To make work a reliable route out of poverty, employers need to do more than offer a fair, secure and liveable income

Charles Cotton, Performance and Reward Adviser, CIPD. 

‘…for increasing numbers of working families around the country, the promise of social mobility through “hard work” as a route out of poverty alone is failing to deliver.’ That’s the sobering conclusion of a recent IPPR report, No longer ‘managing’ The rise of working poverty and fixing Britain's broken social settlement

Its analysis of official data finds that:

  • Rates of working poverty have grown steadily over the past 25 years, from 13% to a new high of 17% in working households before the arrival of the pandemic in early 2020.  In London, 22% of working households live in poverty. And among families with three or more children, the rate has reached a record high of 42% (up more than two-thirds over the past decade).
  • For families with one full-time and one-part time earner, the chances of falling into poverty doubled over the past two decades – from 5% to 10%.
  • Even for households with two people in full-time work, the chances of being dragged into poverty have more than doubled, rising from 1.4 % to 3.9%.
  • Single parents, single earner couple families and large families are worst affected by rising working poverty.
  • Couple households with one full-time earner now have a poverty rate of 31% (up from 19% in 2003/04), a level that is almost as high as working households where nobody works full-time.

The national living wage has not kept pace with the rise in the cost of living

While the recent increases in the national minimum wage and the introduction of the national living wage have both increased household incomes, they have not kept pace with the rise in the cost of housing, childcare and other essential goods and services.

And the IPPR isn’t alone in finding an increase in working poverty. According to a recent study by the IFS ( ), 8 million people living in working households are now in relative poverty. And there are other indicators that financial distress has risen during the pandemic, such as the use of foodbanks, the incidence of economic abuse and the number of calls for debt advice.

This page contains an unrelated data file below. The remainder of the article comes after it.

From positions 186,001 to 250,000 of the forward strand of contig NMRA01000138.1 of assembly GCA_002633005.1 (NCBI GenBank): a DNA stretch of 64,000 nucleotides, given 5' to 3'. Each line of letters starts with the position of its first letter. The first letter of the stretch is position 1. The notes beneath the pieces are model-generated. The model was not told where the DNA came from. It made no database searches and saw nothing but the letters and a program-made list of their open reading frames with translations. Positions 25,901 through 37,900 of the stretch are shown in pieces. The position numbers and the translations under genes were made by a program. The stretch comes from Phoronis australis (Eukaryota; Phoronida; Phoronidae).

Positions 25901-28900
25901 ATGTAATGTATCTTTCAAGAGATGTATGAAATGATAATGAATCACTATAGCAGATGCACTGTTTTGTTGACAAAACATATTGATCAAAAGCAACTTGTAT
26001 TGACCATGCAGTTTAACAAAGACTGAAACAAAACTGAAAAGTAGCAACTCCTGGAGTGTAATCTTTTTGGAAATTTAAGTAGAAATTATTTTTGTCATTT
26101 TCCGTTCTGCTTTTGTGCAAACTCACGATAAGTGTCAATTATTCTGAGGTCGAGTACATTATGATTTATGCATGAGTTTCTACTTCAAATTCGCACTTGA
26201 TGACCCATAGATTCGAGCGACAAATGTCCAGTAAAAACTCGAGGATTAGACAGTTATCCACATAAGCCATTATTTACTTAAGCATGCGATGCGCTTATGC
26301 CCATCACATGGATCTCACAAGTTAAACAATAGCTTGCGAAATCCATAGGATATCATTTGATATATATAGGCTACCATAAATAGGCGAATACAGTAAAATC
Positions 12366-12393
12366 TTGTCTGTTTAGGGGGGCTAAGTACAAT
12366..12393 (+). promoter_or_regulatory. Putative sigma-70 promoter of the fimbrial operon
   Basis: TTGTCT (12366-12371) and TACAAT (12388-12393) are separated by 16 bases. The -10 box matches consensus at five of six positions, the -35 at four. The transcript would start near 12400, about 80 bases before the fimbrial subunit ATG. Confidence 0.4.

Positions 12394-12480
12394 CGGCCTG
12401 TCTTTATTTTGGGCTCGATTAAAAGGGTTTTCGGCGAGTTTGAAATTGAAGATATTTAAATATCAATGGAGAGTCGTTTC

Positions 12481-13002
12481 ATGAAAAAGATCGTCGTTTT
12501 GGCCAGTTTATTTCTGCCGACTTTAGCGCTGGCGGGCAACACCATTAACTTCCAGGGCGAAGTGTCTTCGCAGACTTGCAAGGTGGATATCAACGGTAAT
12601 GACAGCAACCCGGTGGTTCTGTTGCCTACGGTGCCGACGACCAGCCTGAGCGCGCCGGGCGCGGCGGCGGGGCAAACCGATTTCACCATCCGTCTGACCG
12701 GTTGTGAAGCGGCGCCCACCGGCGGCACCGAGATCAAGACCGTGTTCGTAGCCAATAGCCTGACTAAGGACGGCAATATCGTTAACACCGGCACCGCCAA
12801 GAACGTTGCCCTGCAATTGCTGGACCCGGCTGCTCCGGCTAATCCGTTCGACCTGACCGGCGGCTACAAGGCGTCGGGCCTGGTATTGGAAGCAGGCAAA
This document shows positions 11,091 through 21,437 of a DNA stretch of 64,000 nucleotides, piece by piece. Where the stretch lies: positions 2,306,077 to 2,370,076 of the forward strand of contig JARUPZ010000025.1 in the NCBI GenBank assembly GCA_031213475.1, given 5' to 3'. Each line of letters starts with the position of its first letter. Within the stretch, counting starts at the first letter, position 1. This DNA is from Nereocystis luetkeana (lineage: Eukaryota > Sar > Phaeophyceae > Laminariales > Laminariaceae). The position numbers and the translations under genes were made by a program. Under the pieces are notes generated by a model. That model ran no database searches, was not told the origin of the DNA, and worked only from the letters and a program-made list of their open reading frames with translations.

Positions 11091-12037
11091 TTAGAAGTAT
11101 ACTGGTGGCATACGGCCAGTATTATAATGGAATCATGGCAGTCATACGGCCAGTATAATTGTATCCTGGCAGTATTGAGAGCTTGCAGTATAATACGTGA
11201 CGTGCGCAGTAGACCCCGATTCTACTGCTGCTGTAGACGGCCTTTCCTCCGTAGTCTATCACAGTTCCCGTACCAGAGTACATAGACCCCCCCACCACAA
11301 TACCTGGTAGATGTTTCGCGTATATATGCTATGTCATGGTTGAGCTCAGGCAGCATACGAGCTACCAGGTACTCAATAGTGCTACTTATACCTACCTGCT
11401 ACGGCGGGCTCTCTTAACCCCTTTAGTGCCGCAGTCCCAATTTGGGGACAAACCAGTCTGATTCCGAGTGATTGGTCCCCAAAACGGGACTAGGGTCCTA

The report also highlights what the financial consequences of the pandemic have been for low-waged workers. For example, one individual it spoke to reported: "I’m definitely spending more money on energy. As we are mostly at home it’s constant use of energy and wi-fi to keep the children entertained. I’m also spending more on food as the children are not at school. My daughter usually gets free school meals as she is in P2 in Scotland. I’m also spending money on craft stuff and printer ink for home-school that I would never [have] bought before.

But why should the people profession care about poor employee financial wellbeing?

Why should employers and people professionals care?

In addition to the implications that increasing rates of in-work poverty has for social cohesion and the economy, there are business reasons why we should care. CIPD research from 2017 found one in four employees said money worries had impacted on their ability to do their job. By 2021, this proportion had increased, with LCP finding almost one in three saying money worries were impacting their work. Reduced work performance was usually seen in fatigue caused by lack of sleep, not being able to focus on tasks, having to take time off from work, as well as higher levels of mental stress.

Poor financial wellness can lead to lower levels of employee productivity, innovation, or customer service, as well as higher levels of absence or workplace accidents. In total, CEBR (2018) estimates that low financial wellbeing costs businesses in the UK as much as £1.56m. But what does good employee financial wellbeing look like?

Our 2017 study asked workers what they thought was important to their financial wellbeing. It listed many options, but the most common were being paid a liveable wage, being paid fairly (both of which were constant across demographics, such as age or sex), being able to save for the future (more popular among younger workers) and paying down debt (more common among older staff). So, any employee financial wellbeing policy should start with a liveable wage and fairness as these appeal to most people, irrespective of their age, sex, job, or other characteristics.